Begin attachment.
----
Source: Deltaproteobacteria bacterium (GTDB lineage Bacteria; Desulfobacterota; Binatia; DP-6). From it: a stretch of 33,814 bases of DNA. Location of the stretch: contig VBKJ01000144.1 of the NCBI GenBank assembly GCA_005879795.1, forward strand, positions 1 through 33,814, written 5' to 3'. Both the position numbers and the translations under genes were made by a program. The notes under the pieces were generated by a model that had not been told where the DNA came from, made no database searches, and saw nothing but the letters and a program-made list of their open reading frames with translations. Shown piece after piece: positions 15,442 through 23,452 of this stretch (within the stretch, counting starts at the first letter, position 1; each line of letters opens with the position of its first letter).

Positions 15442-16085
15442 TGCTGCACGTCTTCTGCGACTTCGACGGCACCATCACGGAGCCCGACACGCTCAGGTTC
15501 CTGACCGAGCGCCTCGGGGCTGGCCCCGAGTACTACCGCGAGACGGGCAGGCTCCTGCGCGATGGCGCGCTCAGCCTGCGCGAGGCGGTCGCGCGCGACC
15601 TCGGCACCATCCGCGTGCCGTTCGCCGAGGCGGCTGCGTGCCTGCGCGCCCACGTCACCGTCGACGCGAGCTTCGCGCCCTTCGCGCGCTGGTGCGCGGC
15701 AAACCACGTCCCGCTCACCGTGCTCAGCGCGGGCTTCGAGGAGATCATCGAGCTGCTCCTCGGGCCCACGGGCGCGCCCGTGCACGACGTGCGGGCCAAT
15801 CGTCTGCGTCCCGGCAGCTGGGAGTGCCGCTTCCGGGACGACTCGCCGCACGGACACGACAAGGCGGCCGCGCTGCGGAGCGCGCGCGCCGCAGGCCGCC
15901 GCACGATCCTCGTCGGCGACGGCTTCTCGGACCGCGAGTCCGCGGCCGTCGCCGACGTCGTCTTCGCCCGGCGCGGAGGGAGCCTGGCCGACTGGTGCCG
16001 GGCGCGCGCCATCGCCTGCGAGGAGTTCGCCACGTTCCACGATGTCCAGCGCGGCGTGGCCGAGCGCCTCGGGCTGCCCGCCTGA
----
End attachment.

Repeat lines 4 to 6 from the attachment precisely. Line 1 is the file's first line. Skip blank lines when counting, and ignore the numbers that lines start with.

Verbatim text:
15501 CTGACCGAGCGCCTCGGGGCTGGCCCCGAGTACTACCGCGAGACGGGCAGGCTCCTGCGCGATGGCGCGCTCAGCCTGCGCGAGGCGGTCGCGCGCGACC
15601 TCGGCACCATCCGCGTGCCGTTCGCCGAGGCGGCTGCGTGCCTGCGCGCCCACGTCACCGTCGACGCGAGCTTCGCGCCCTTCGCGCGCTGGTGCGCGGC
15701 AAACCACGTCCCGCTCACCGTGCTCAGCGCGGGCTTCGAGGAGATCATCGAGCTGCTCCTCGGGCCCACGGGCGCGCCCGTGCACGACGTGCGGGCCAAT